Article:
Researchers in South Korea have developed a perovskite blend that addresses underlying problems in solar cells made of the material that has up until now made them unsuitable for long-term use while also increasing their highest efficiency to date, according to a report in IEEE Spectrum.
While the development of perovskite solar cells has been impressive, achieving increasingly higher efficiencies, the technology has been dogged by problems of instability that have made their long-term use questionable.
IEEE Spectrum points out that while perovskite solar cells offer "good power outputs from low-cost materials that are relatively simple to process into working devices," the technology has yet to overcome certain issues.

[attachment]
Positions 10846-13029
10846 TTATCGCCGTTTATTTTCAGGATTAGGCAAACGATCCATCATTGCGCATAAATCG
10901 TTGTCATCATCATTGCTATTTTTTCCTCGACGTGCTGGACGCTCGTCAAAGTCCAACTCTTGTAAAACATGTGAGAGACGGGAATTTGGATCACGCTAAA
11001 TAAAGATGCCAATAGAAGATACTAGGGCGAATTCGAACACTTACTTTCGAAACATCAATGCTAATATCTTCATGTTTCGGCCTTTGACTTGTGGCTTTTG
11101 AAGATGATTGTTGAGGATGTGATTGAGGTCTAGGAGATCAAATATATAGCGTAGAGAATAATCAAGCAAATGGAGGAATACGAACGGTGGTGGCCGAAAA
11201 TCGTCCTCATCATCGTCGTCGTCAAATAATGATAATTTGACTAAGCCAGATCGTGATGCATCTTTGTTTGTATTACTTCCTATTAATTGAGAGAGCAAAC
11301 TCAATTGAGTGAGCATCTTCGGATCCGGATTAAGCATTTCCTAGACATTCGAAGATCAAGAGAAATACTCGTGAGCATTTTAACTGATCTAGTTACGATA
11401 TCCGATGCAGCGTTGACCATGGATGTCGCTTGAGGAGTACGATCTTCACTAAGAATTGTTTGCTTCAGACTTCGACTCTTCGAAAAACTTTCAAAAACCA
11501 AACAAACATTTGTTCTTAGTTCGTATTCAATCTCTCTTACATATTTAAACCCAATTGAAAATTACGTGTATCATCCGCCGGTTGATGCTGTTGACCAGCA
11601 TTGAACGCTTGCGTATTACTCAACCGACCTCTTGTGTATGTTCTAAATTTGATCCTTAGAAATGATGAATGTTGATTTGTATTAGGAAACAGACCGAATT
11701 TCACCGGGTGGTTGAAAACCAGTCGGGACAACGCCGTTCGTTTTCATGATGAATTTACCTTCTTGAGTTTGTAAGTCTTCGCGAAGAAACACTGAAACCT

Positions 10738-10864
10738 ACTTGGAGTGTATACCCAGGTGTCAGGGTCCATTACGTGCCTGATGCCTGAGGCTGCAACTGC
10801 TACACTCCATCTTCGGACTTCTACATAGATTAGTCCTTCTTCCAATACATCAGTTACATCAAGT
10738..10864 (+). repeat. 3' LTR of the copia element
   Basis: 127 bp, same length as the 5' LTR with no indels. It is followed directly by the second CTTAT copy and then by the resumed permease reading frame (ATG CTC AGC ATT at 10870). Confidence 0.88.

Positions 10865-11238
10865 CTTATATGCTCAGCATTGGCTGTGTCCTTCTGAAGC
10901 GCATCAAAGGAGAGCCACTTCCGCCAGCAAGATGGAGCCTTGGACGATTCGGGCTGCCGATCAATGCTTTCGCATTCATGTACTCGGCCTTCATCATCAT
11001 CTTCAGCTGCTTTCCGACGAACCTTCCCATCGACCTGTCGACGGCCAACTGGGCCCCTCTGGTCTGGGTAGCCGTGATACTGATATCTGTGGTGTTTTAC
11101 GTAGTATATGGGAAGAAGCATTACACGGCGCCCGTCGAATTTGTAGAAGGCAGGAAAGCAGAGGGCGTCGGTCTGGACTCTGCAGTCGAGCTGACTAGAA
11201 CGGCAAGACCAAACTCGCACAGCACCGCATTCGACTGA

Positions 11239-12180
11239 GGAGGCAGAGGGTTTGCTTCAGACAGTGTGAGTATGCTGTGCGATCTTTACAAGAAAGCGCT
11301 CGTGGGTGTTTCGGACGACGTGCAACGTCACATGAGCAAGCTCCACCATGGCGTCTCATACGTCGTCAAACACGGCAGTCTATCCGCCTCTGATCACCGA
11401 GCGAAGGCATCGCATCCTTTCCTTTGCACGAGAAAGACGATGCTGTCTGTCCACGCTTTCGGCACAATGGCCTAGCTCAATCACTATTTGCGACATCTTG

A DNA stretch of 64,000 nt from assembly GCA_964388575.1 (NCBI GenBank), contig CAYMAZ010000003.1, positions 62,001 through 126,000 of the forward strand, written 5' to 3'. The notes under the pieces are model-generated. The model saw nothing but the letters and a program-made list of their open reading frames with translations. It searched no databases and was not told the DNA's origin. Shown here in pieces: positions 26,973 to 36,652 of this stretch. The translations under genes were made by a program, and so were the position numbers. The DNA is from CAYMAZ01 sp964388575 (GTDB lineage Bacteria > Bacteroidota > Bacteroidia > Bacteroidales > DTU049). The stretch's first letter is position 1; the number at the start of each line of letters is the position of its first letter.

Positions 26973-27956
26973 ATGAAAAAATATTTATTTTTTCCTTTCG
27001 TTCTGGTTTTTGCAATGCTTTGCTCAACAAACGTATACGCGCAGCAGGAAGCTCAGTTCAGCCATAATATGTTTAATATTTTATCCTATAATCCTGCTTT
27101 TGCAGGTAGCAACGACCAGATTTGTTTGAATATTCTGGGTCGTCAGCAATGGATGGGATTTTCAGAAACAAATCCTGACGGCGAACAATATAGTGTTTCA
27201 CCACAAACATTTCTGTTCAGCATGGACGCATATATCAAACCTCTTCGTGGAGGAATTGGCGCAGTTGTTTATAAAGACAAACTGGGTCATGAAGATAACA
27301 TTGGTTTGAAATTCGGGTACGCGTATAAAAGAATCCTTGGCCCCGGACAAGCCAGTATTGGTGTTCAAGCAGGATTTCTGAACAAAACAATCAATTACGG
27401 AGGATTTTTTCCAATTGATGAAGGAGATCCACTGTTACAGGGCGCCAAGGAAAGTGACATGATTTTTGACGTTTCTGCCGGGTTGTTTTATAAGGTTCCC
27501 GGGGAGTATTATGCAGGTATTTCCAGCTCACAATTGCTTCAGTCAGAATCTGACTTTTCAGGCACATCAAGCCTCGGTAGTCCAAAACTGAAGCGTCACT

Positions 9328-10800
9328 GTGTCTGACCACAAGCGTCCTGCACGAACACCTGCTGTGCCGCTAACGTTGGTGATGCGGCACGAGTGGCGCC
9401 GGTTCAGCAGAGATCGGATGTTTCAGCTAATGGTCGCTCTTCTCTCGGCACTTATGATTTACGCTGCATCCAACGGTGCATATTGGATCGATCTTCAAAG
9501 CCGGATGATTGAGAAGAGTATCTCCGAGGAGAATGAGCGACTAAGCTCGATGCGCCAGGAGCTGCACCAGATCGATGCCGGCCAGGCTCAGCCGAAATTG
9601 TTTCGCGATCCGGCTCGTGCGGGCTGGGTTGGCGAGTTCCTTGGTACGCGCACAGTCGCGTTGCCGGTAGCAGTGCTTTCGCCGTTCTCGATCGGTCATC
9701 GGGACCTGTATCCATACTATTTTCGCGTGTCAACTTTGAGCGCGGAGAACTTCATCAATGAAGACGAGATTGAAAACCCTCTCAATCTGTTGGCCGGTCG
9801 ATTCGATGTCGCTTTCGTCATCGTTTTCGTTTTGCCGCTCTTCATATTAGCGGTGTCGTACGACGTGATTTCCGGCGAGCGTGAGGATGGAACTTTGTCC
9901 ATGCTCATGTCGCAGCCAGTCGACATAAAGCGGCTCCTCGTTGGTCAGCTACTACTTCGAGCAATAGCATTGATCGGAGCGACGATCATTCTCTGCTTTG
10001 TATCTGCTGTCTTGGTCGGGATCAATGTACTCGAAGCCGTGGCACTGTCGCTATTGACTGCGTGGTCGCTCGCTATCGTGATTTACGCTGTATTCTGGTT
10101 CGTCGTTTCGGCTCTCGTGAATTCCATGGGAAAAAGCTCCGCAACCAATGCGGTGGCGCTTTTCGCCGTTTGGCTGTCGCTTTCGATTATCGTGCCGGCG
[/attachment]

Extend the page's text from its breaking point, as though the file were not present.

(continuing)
Indeed, Perovskite cells produced in research laboratories have had lifespans of between 12 to 18 months tops. The power conversion efficiency of perovskite cells tends to vary depending on how it is measured, which points to fundamental instability in the cells' light-gathering perovskite materials, which makes it difficult to use them in panels that need to operate over many years, according to the technology news portal.
That looks like its about to change. A team of researchers at the Korea Research Institute of Chemical Technology in Daejeon have come up with a blend of methylammounium lead bromide and formamidinium lead iodide that has resulted in a record-breaking 20.1% efficiency, confirmed late last year by the U.S. National Renewable Energy Laboratory (NREL).
Australian firm Dyesol announced this month that it could begin mass-manufacturing perovskite cells in 2018 if an initial pilot line phase goes according to plan.
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